Denmark’s fireplaces pollute more than cars: report

Denmark’s 750,000 fireplaces pollute the air more than anything else in the country, according to a new study.

Denmark’s fireplaces pollute more than cars: report
Photo: Iris/Scanpix

Hygge in front of the fireplace may be a cornerstone of the Danish stereotype, but it’s more of a health hazard than many realise.

Experts say that the 750,000 fireplaces in Denmark are the country’s biggest polluter, reports the Berlingske newspaper, citing a report by the National Centre for the Environment and Energy (Nationalt Center for Miljø og Energi, DCE).

Copenhagen itself only has 16,000 fireplaces, shared between 600,000 residents of the capital city’s municipality.

But the city's fireplaces emit as many fine particles during the months of September through May as the entire amount produced by the capital’s traffic all year round.

For Denmark as a whole, the numbers look even worse, with fireplaces responsible for 65 percent of all harmful emissions in the country.

Fine particles emitted by fireplaces can have harmful health consequences, causing up to 550 deaths per year, according to DCE.

Department of Environmental Science senior advisor Helge Rørdam Olesen told Berlingske that many Danes are unaware of the amount of pollution they are exposed to.

“When people use fireplaces heavily in neighbourhoods with high concentrations of fires, particle concentrations can be as high as those in traffic-heavy streets with peak pollution,” he said.

Many Danes are also not aware of the damaging effects on the environment associated with fireplace use, according to Kåre Press-Kristensen of the Danish Ecological Council (Det Økologiske Råd).

“The media and politicians are highly focused on diesel cars, which are also a problem although they have got better. We have overlooked fireplaces just because they live a quiet life on Mr. and Mrs. Denmark’s private property,” he told Berlingske.

READ ALSO: EU breathes down Denmark's neck over bad air quality


‘We still have a chance’: Danish minister’s relief after Glasgow climate deal

Denmark's climate minister Dan Jørgensen has expressed relief that a meaningful climate change deal was struck in Glasgow last night, after a last minute move by India and China nearly knocked it off course.

'We still have a chance': Danish minister's relief after Glasgow climate deal
Denmark's climate minister Dan Jørgensen speaks at the announcement of the Beyond Oil and Gas Alliance in Glasgow on Tuesday. Photo: Andy Buchanan/AFP/Ritzau Scanpix

“For the first time ever, coal and fossil fuel subsidies have been mentioned. I’m very, very happy about that,” he told Denmark’s Politiken newspaper. “But I am also very disappointed that the stronger formulations were removed at the last minute.” 

Late on Saturday, the world’s countries agreed the Glasgow Climate Pact, after negotiations dragged on while governments haggled over phasing out coal.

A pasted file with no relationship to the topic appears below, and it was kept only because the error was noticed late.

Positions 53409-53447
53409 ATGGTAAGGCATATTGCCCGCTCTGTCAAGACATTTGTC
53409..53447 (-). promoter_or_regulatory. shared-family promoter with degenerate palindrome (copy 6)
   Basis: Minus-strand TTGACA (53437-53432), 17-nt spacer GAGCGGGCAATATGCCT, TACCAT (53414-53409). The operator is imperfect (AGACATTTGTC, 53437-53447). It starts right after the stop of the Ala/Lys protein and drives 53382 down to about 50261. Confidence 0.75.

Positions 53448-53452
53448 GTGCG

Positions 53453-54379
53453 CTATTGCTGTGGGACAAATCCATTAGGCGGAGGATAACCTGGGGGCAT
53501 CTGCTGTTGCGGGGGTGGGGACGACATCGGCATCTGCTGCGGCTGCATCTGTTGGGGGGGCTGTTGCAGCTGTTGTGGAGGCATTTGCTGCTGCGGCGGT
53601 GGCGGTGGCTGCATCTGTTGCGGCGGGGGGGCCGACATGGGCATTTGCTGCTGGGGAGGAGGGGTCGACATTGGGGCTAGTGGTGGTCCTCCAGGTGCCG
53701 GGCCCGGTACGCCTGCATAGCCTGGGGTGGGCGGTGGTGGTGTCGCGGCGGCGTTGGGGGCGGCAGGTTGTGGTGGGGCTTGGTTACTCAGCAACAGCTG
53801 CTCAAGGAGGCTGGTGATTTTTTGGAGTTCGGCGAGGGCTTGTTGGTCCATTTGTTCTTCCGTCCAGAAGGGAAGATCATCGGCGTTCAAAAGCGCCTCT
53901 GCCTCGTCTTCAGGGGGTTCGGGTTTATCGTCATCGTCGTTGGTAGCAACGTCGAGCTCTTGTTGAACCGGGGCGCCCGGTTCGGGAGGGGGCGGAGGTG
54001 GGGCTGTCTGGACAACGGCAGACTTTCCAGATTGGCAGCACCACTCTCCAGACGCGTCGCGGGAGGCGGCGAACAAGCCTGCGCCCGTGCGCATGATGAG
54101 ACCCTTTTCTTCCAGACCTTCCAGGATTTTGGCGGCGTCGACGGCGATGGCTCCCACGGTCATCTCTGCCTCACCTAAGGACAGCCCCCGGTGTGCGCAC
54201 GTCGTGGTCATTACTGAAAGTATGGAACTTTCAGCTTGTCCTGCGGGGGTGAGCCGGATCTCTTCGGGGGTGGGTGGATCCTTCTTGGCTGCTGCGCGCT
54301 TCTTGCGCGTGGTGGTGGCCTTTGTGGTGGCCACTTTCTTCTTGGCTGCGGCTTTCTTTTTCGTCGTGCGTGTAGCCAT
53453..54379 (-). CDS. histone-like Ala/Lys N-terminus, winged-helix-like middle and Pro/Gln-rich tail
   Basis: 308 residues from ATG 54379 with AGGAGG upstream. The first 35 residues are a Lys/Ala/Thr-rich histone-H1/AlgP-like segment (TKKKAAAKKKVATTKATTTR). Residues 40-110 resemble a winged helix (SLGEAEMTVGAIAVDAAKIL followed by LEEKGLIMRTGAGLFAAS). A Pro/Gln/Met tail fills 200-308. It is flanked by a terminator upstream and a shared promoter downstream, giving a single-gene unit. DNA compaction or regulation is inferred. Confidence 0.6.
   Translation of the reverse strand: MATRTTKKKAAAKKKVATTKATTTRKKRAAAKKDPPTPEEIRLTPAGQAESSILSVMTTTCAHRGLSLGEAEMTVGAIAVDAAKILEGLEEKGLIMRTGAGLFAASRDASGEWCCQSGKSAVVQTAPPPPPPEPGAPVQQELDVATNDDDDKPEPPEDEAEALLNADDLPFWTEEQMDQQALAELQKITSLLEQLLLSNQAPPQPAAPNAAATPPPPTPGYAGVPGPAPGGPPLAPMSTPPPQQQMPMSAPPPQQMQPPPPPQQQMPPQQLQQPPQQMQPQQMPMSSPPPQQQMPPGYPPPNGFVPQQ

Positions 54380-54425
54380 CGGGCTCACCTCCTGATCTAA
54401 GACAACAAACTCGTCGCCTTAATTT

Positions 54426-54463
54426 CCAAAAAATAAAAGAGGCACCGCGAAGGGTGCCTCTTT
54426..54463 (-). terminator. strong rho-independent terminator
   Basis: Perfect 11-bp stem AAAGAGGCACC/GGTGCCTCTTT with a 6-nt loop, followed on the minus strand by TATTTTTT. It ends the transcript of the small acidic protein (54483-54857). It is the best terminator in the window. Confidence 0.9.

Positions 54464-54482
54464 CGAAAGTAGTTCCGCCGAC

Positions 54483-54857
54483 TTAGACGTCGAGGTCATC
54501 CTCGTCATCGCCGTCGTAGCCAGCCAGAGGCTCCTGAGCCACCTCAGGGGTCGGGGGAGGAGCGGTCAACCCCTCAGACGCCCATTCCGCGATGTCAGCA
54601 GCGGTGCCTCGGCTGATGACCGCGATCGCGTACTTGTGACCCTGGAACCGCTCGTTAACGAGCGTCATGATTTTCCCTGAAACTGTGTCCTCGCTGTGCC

Denmark is one of the countries leading the phase out of fossil fuels, formally launching the Beyond Oil and Gas Alliance (BOGA) with ten other countries and states at the Glasgow summit on Tuesday, announcing an end to oil exploration last December, and committing to phase out coal by 2030 back in 2017. 

Jørgensen conceded that the deal struck on Saturday was nowhere near far-reaching enough to keep global temperature rises below 1.5C, which scientists have estimated is critical to limiting the impacts of climate change, but he said the decision to hold another summit in Egypt next year meant that this goal could still be reached. 

“The big, good news is that we could have closed the door today. If we had followed the rules, we would only have had to update the climate plans in 2025, and the updates would only apply from 2030,” he said, adding that this would be too late. “Now we can fight on as early as next year. This is very rare under the auspices of the UN.” 

Limiting temperature rises to 1.5C was still possible, he said. 

“We have a chance. The framework is in place to make the right decisions. There was a risk that that framework would not be there.” 

Jørgensen said that he had come close to tears when India launched a last-minute bid to water down the language when it came to coal, putting the entire deal at risk. 

“It was all really about to fall to the ground,” he said. “The assessment was that either the Indians got that concession or there was no agreement.” 

Sebastian Mernild, a climate researcher at the University of Southern Denmark, said he was disappointed by the lack of binding targets and global deadlines in the plan, but said it was nonetheless “a step in the right direction”, particularly the requirement that signatories to the Paris Agreement must tighten their 2030 emissions reduction targets by the end of 2022.

“It’s good that this thing with fossil fuels has got in,” he added. “It’s a pity that you don’t have to phase them out, but only reduce.”

He said the test of whether the Glasgow meeting is a success or failure would not come until the various aspects of the plan are approved and implemented by members states.